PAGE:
Though Britain’s steel struggles are, rightly, taking up the lion’s share of column inches inside the UK, there can be no doubting that the over abundance of steel in the world market is doing immense damage to a number of nations. Now, in an effort to – hopefully – turn a corner on this crippling global issue, a crisis meeting has been called in Brussels today.
In that meeting, the UK’s Business Secretary Sajid Javid and politicians from 27 nations (including both China and India) will discuss “solutions to the overcapacity crisis” that has loomed over the last six months. The meeting comes after an announcement that part of Tata Steel’s UK operations would be purchased by Greybull Capital, and should give greater confidence to those calling on the UK government to bail out the struggling industry.
In a statement submitted to the House of Commons, Mr. Javid said: "We have secured assurances from Tata that they will be responsible sellers of their remaining UK steel operations and will allow reasonable time to find a buyer. My colleagues and I have already been in contact with potential buyers making it clear that the Government stands ready to help."
Perhaps of greatest importance is the fact that China have been convinced to come around the table to discuss steel overproduction. The country has been dealing with an economic downturn, and so their own demand for steel has fallen, thus leading to greater amounts of Chinese steel in the European marketplace. Tellingly, China has produced more steel in the last two years than Britain has since the year 1870. With China around the table, there’s hope that global steel production can be cut fairly and evenly to match a decreased global demand.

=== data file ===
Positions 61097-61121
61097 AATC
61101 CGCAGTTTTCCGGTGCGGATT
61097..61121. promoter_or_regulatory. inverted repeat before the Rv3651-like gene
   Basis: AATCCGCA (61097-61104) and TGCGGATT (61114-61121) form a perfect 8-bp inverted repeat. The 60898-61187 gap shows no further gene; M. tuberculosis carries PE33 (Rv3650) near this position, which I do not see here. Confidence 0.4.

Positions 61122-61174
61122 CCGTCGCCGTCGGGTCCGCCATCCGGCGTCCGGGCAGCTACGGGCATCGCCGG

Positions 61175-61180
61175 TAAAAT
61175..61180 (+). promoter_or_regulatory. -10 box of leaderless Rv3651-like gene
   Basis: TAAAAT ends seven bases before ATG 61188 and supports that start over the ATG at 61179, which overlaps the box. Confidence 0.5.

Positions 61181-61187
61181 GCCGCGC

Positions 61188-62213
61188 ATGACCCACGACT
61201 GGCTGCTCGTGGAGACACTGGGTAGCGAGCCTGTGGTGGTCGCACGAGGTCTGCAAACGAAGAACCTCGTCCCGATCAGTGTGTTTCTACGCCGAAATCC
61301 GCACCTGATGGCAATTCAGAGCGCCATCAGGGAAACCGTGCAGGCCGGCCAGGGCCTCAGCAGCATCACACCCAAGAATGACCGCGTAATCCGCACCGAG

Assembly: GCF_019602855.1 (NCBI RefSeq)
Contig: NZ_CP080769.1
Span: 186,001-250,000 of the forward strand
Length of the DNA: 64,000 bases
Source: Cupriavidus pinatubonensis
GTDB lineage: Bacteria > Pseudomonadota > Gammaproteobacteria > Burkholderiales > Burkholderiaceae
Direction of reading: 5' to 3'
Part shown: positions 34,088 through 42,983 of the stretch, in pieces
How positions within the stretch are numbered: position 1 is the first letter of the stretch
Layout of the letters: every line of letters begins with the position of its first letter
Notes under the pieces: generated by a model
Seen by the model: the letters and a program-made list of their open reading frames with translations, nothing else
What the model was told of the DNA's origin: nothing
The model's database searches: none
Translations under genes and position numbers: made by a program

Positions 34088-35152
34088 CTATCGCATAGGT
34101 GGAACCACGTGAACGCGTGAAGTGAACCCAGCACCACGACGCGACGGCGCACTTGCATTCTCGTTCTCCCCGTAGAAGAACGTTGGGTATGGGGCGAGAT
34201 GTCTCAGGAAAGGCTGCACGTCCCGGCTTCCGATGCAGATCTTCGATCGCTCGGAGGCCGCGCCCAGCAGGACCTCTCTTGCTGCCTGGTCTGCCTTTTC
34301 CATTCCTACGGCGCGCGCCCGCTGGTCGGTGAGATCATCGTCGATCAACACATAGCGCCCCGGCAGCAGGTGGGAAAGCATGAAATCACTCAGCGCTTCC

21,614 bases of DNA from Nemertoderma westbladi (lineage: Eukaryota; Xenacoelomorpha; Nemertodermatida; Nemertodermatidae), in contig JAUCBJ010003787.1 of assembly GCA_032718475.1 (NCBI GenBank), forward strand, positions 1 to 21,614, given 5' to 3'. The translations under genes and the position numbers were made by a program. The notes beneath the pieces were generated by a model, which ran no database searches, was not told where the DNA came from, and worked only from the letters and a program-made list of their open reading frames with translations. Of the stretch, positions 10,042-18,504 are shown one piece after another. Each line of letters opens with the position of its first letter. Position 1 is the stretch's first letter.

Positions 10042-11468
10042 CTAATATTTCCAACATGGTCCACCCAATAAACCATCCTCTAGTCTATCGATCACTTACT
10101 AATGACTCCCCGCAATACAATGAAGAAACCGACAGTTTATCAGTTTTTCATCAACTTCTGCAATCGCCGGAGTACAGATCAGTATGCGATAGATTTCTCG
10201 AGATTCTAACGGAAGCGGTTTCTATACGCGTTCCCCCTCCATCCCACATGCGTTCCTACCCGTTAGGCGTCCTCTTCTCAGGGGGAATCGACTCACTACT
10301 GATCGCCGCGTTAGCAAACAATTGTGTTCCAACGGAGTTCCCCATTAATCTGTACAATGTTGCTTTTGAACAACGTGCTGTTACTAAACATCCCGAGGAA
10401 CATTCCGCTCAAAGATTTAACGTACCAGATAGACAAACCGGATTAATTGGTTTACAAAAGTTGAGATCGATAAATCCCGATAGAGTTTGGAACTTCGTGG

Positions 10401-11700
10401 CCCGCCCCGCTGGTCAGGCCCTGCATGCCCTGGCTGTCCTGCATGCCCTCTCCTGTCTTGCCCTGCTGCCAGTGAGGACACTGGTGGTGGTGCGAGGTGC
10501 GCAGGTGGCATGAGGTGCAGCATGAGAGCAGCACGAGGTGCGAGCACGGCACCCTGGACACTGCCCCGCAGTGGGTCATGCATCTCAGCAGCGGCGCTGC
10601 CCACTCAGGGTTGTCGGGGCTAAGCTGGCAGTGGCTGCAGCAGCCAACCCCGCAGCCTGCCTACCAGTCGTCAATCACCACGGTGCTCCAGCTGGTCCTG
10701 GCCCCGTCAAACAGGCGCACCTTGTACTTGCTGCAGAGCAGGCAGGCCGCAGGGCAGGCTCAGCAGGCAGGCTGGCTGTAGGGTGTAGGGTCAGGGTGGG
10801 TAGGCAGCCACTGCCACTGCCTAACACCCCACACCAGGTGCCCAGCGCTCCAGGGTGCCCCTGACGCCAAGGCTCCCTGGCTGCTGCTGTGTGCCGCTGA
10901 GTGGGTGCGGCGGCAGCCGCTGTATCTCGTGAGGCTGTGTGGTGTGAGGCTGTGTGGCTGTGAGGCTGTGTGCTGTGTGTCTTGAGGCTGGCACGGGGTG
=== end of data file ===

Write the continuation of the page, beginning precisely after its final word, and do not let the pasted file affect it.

However, it should be noted that China are refusing to accept the blame for various steel foundry closures around the world, stating that blaming the country for the steel industry’s issues were a “lazy and lame excuse for protectionism”. In an English-language piece, the Chinese state run news agency said "Blaming other countries is always an easy, sure-fire way for politicians to whip up a storm over domestic economic woes, but finger-pointing and protectionism are counter-productive. The last thing the world needs is a trade war over this issue. Far more jobs will be lost than gained if protectionism prevails”
Nevertheless, the so-called ‘dumping’ of Chinese steel onto the market at cheaper than wholesale prices remains a huge bone of contention for the steel industry. Just last week, more than 40,000 German steel workers took to the streets to protest the issue.
Time will tell whether all the parties at the table will be able to find enough common ground to hash out a deal, but with so many vested interests (particularly those of China) it seems somewhat unlikely. Nevertheless, this is an issue which affects the world, so hope remains that something can be done.